Friday, May 22, 2015

military operations against tier 1 and tier 2 threats unequivocally social cleansing...,

NYTimes |  In much of Brazil, proponents of harsh policing tactics are growing stronger.

Responding to widespread fears in a crime-weary country with more homicides than any other — 50,108 in 2012, according to the United Nations — conservative politicians with law enforcement backgrounds and tough talk on crime collected huge vote counts in recent state and federal elections, bolstering what is often called Brazil’s “bullet caucus” in Congress.

Some bullet caucus members openly celebrate the number of people they killed while patrolling the streets. One rising political star, Paulo Telhada, boasted of killing more than 30 people as a police officer in São Paulo, saying in a recent interview he felt “no pity for thugs.”

“There are parts of the middle class that accept killings by the police as a legitimate practice,” said Ivan C. Marques, director of Instituto Sou da Paz, a group that tracks police issues.

In the state of Rio alone, the police killed at least 563 people in 2014, a 35 percent increase from the year before, according to the state’s Institute of Public Security.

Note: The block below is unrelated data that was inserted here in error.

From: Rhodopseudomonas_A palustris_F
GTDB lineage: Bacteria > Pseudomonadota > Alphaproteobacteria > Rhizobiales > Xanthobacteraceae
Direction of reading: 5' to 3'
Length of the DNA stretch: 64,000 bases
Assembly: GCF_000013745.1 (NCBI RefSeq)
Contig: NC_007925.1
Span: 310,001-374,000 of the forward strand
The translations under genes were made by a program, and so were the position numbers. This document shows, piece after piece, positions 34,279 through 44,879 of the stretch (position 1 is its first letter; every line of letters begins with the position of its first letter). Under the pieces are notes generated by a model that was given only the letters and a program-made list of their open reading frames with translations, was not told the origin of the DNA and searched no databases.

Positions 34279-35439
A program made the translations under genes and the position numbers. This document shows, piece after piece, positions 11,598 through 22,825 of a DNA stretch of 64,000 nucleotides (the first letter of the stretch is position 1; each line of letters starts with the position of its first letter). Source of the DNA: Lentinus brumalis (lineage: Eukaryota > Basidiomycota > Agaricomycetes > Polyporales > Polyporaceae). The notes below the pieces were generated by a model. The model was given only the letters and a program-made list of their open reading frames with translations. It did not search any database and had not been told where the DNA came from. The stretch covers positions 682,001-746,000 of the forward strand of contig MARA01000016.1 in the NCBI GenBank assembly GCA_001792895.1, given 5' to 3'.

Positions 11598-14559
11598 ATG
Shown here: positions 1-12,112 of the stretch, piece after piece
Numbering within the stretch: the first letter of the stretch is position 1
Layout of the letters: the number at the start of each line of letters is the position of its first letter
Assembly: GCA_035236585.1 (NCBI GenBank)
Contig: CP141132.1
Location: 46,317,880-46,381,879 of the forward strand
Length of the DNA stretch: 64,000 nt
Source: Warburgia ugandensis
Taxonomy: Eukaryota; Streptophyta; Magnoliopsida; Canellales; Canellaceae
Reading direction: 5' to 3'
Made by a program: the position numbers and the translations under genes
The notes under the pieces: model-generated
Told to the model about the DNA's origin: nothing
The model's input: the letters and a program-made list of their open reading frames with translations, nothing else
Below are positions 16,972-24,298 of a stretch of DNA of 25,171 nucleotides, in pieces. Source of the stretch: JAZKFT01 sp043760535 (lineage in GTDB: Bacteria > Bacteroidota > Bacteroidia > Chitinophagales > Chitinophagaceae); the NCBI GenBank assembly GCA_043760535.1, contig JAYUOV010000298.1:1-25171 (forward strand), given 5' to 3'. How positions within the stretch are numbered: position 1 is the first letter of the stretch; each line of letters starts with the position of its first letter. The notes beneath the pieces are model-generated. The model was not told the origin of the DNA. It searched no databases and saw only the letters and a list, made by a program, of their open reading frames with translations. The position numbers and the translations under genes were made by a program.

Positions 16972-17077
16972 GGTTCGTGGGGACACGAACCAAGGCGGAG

That is significantly more than the F.B.I. recorded for the entire United States, which has a population about 20 times as large as that of Rio State.

Researchers say the reasons for the large numbers of police killings are varied. To begin with, poorly trained and poorly paid police forces in crime-plagued slums are often imbued with a shoot-first instinct stemming from a mixture of fear, paranoia and a sense of impunity.

Some elite units, like the Police Special Operations Battalion in Rio, openly advertise, and even glorify, their lethality. The unit’s symbol is a skull and crossed pistols.

But analysts say such squads are merely the sharp end of larger policing systems in which criminals, or people perceived to be criminals, are considered undesirable elements who cannot be reformed.
As drug gangs control many prisons in Brazil, arresting criminals and sending them to jail is viewed by some police officers as feeding the growth of crime, not reducing it.

Many cases involving the police are registered as “resistance killings” or “deaths in police confrontation,” though rights groups say that the episodes often amount to summary executions.